By Ailsa Mackenzie 

Regulars of The White Hart Folk Club, Mickleby, North Yorkshire, were greatly saddened at the recent passing of Mary Heron, who died peacefully at her home in Glaisdale in September 2019 in her ninety-seventh year. Mary, together with her husband Giles, had been a regular of the folk club from its days as Whitby Folk Club decades ago. When the folk club moved to The Black Bull, at Ugthorpe, and then The White Hart, at Mickleby, their stalwart support continued unabated.

Mary Rosalie Heron (nee Barran) (pictured with Giles)  lived in Sussex as a child, in an age when horses still ruled and traditions were staunchly and lovingly upheld. She became involved with farming while still a girl and met Giles, a schoolmaster, when he attended a week of singing and dancing at Mary’s home. They were married in the arctic winter of 1963 when Mary was 40, she having devoted many years to caring for her five younger sisters following the early death of their father.

During ten years as the wife of a housemaster, with no official post of her own, she helped to resuscitate the school farm, involving pupils in everything possible. This led Giles and Mary to decide to buy Bank House Farm, at Glaisdale. In 1962 they embarked on a life-changing adventure, buying the derelict hill farm in order to provide young people with experience of purposeful unskilled farm work in beautiful and healthy surroundings.  

It took ten years of hard work to restore the fertility of the farm.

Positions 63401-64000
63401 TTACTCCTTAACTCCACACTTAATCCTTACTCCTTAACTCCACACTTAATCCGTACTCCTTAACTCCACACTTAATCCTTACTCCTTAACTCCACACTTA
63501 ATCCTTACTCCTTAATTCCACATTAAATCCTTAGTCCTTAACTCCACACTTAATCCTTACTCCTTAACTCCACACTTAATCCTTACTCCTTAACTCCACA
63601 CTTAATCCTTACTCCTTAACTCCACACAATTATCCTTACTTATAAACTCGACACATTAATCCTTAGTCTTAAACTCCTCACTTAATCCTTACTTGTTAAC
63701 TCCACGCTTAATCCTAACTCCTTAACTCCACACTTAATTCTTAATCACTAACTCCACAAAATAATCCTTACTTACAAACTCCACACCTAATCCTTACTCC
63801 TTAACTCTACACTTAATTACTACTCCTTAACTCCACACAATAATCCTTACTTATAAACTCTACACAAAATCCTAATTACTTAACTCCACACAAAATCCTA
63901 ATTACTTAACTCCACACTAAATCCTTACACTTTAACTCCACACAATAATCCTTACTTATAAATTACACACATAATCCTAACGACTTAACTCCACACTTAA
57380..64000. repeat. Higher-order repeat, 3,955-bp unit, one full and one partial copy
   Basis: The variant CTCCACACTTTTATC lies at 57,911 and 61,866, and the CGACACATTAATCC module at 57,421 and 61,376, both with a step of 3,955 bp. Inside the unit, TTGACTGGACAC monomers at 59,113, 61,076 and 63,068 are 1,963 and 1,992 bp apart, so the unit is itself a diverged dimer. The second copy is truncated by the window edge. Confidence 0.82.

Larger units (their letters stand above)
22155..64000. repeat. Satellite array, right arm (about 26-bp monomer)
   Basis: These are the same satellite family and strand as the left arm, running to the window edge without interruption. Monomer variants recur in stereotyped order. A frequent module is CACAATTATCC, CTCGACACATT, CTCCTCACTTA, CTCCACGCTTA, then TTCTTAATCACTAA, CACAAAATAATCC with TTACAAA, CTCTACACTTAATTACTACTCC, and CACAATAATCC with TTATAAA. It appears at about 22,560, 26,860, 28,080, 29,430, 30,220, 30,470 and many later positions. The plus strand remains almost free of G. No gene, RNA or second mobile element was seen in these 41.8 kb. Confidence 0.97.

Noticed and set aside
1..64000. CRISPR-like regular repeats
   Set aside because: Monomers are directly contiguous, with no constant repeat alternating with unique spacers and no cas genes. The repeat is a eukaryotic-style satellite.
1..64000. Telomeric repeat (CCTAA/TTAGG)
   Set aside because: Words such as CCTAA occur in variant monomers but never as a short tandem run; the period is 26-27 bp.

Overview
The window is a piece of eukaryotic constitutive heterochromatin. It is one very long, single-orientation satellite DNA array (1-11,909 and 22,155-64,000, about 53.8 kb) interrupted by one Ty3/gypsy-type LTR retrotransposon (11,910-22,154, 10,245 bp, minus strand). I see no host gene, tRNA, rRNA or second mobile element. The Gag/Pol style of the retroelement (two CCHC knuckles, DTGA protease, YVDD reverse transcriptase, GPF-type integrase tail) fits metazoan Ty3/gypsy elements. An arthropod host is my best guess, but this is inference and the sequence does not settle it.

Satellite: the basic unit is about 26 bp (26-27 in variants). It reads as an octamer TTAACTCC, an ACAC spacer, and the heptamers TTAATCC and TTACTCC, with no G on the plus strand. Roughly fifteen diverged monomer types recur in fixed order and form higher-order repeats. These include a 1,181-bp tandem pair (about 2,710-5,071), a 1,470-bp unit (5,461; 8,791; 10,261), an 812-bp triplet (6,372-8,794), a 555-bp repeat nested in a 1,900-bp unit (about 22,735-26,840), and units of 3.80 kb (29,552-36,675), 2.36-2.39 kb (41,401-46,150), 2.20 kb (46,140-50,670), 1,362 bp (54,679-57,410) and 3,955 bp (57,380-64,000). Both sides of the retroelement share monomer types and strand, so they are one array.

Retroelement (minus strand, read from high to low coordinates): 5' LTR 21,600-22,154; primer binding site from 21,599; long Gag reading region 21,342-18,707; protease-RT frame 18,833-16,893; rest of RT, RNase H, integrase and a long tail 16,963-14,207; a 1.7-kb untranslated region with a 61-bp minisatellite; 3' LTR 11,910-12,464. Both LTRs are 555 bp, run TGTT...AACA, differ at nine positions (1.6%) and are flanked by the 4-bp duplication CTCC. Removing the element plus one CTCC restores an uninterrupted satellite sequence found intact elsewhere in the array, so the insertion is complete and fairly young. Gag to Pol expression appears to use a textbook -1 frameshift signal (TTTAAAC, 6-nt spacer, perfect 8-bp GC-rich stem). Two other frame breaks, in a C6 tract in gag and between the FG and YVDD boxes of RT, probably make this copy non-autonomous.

Despite a busy life at Bank House Farm, they continued to support the folk club and their local church community. In later years they came to The White Hart Folk Club as often as Mary’s health would permit, and always enthralled us with their songs. In recent years  they were asked twice to be guests at the club so that we could hear their folk music repertoire. On the first occasion they gave us 33 songs entirely from memory. 

They gave their fee to the Bhopal disaster charity.

Regulars at the club used to look for the folk club door to open and for Mary and Giles to come in. 

Somehow they always seemed to lift the evening with their good cheer and enthusiasm for singing. They were a joy to listen to. Mary had intelligence, beauty and grace as well as a love for singing. She studied at the University of Oxford and while there set up a folk club with, among others, Louis Killen.

It was a great honour for the club to be asked by Giles to perform at Mary’s funeral service in St. Thomas’s Church, Glaisdale. Taking part were club regulars Mick Madden, Di Henderson, Marion Hall, Ailsa MacKenzie, Colin Mather and Eddie Murphy, who were joined by Phil Harty, Dave Moss and Mary’s niece Meg Makower.

Mary was buried in the hillside above her beloved farm to the accompaniment of a trio of faithful fiddlers at her graveside. Mary will be very much missed at the folk club, and it is to be hoped that Giles continues to attend as often as he can. His request for regulars to perform at Mary’s funeral service shows that folk clubs can indeed be a family to many of us who attend them.

Their book Farming With Mary is still obtainable online and well worth reading to discover the role they played in ensuring that young, often troubled, people learnt about getting on in life, as well as their own determination to farm organically.